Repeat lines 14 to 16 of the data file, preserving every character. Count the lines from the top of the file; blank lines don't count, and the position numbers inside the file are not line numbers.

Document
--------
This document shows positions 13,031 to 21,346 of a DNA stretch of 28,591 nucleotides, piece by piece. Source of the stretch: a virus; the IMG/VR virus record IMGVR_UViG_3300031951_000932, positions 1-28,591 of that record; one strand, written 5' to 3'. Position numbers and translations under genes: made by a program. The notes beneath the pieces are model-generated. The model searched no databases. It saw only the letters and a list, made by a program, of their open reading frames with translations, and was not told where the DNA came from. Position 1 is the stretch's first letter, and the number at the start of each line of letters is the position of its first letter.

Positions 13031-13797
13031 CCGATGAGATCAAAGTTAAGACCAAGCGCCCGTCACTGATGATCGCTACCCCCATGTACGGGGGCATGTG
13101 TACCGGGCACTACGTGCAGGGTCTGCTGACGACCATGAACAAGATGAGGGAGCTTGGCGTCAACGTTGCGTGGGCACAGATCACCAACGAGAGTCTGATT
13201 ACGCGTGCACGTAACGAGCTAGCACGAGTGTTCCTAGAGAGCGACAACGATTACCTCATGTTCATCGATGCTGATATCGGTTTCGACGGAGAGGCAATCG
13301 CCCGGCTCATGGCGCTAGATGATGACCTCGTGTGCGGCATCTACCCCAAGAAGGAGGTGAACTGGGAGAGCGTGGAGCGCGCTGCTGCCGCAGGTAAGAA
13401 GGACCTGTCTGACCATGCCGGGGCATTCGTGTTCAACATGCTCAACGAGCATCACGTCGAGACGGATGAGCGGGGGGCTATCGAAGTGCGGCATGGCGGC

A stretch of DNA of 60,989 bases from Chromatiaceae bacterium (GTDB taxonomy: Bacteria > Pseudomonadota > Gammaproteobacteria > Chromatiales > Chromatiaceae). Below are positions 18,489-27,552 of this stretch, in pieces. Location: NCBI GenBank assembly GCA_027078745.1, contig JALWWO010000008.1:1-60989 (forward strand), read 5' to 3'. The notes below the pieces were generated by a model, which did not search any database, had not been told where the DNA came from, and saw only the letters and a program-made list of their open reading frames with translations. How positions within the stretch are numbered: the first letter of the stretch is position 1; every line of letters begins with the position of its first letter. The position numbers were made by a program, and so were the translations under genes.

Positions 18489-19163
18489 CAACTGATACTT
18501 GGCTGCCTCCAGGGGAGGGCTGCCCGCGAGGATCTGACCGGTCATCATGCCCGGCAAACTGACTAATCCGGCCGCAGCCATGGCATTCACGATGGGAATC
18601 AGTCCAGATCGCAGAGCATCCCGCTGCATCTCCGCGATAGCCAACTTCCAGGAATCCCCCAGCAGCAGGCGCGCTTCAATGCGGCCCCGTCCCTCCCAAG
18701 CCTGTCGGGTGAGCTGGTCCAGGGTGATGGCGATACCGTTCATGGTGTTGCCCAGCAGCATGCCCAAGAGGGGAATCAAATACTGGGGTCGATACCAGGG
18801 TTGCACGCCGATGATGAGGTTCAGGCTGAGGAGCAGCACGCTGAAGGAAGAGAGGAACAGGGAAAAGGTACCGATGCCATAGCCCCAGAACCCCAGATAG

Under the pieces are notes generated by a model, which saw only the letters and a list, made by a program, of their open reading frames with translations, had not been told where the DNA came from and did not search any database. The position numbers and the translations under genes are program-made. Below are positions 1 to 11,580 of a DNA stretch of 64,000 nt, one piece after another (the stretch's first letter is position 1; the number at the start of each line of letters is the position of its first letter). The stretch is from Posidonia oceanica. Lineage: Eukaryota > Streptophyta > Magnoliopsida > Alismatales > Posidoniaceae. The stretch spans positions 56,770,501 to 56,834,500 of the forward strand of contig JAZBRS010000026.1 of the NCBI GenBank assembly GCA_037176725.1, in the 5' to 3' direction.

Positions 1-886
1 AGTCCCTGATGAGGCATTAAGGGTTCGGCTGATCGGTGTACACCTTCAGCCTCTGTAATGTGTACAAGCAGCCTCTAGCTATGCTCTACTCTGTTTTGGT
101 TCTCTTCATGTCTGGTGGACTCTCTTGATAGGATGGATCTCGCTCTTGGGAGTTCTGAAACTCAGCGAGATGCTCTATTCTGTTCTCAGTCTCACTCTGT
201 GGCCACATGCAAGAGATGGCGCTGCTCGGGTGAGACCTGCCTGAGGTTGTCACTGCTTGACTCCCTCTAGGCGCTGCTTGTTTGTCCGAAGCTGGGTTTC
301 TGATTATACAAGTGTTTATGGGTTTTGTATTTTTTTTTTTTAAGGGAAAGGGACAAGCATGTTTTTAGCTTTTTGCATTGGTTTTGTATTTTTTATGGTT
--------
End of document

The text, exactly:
18801 TTGCACGCCGATGATGAGGTTCAGGCTGAGGAGCAGCACGCTGAAGGAAGAGAGGAACAGGGAAAAGGTACCGATGCCATAGCCCCAGAACCCCAGATAG

Under the pieces are notes generated by a model, which saw only the letters and a list, made by a program, of their open reading frames with translations, had not been told where the DNA came from and did not search any database. The position numbers and the translations under genes are program-made. Below are positions 1 to 11,580 of a DNA stretch of 64,000 nt, one piece after another (the stretch's first letter is position 1; the number at the start of each line of letters is the position of its first letter). The stretch is from Posidonia oceanica. Lineage: Eukaryota > Streptophyta > Magnoliopsida > Alismatales > Posidoniaceae. The stretch spans positions 56,770,501 to 56,834,500 of the forward strand of contig JAZBRS010000026.1 of the NCBI GenBank assembly GCA_037176725.1, in the 5' to 3' direction.

Positions 1-886